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Thu Nov 18 08:26:15 EST 2010

Again: concatenative languages

Fresh morning, not too much coffee, not too grumpy.  Let's try again..

Where I got yesterday: there are 3 parts to a concatenative language:

1) a meaning function   I :: m -> (t -> t)

2) a concatenation/composition function   f m -> (t -> t)
   where f is a Foldable type

3) an empty program t0

Is it a good approach to use a Monad instead of a Foldable?  

Hmm.. I don't really know where I'm going apart from the very weak
intuition that I'm going to find something.  This is probably for
later.  Maybe I should just ask on the Haskell IRC channel?

First I got to know, what is my question?

This is a primitive machine language:

  prim :: c   -> (s -> s)
  comp :: [c] -> (s -> s)
  nop  :: s
  prim nop = \s -> s

An opcode c has a meaning (s -> s) transforming a machine state s.

A sequence [c] has a meaning (s -> s) obtained by running the
primitive opcodes in sequence.

The `nop' is an empty program, and interpreted it leaves the machine
state intact.


I have one missing element: the compositon container of the target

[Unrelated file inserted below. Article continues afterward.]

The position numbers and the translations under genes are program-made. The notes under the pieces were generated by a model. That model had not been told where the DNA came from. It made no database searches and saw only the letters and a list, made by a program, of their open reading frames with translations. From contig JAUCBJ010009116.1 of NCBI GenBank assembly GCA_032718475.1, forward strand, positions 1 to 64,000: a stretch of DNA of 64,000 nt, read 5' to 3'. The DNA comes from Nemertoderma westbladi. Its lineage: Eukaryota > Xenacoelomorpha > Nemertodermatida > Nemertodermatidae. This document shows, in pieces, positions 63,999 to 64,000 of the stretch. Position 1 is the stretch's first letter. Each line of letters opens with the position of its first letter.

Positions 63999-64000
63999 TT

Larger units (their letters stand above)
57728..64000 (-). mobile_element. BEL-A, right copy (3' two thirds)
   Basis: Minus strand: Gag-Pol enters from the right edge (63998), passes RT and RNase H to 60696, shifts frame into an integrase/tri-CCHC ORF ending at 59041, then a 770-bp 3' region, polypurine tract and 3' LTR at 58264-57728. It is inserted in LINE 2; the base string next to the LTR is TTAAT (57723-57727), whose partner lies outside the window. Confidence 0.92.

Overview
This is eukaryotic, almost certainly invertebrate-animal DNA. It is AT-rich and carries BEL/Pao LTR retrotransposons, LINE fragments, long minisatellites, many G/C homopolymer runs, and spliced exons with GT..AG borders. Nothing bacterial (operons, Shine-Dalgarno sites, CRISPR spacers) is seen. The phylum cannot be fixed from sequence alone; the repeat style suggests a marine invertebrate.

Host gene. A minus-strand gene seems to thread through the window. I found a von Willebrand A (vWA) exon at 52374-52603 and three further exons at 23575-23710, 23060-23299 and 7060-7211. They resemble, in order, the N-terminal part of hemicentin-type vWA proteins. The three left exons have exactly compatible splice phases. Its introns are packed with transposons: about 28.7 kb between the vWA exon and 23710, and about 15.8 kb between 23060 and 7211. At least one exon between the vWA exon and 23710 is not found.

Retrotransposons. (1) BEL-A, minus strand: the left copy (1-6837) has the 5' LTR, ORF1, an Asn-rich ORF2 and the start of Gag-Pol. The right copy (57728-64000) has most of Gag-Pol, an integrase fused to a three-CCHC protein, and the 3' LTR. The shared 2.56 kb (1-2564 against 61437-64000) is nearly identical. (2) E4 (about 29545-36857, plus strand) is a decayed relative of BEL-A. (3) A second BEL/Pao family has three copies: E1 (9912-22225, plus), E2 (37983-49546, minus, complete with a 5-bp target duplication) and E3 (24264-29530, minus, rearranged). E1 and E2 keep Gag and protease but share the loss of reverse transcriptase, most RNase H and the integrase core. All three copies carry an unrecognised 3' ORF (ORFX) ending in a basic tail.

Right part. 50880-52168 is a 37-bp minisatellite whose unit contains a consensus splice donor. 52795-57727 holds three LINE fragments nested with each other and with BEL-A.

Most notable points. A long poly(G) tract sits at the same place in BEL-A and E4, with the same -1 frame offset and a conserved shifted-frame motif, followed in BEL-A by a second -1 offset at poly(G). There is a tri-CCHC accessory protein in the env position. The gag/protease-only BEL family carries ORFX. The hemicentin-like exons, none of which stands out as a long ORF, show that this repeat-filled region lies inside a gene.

language!  What I have is really this:

  prim :: c   -> ([s] -> [s]),  prim [] = \ss -> ss
  comp :: [c] -> ([s] -> [s])
  
I.e. there are both source and target containers (composition,
concatenation) and primitives.  Here we use lists and stacks-as-lists.

So what about picking monads for the code and state composition:

  prim :: c    -> (ms s -> ms s)
  comp :: mc c -> (ms s -> ms s)

What if these are the same?

  prim :: c   -> (m s -> m s)
  comp :: m c -> (m s -> m s)

So far this is still meaningless.  I also do not have a goal yet apart
from finding something "really obvious".

Let's try to formulate again:

Given a function I :: m -> (t -> t) representing the meaning of a
collection of Staapl macros (t -> t), is there a way to characterize
the [m] -> t transformation which compiles a macro program [m] into a
target program t?

Enough.. This isn't going anywhere.


A bit more thought: the real point is that each s->s in a composition
has the _possibility_ to change the _whole_ state, but will probably
not do so.  What you want is several small _local_ changes to state.

But really enough now.




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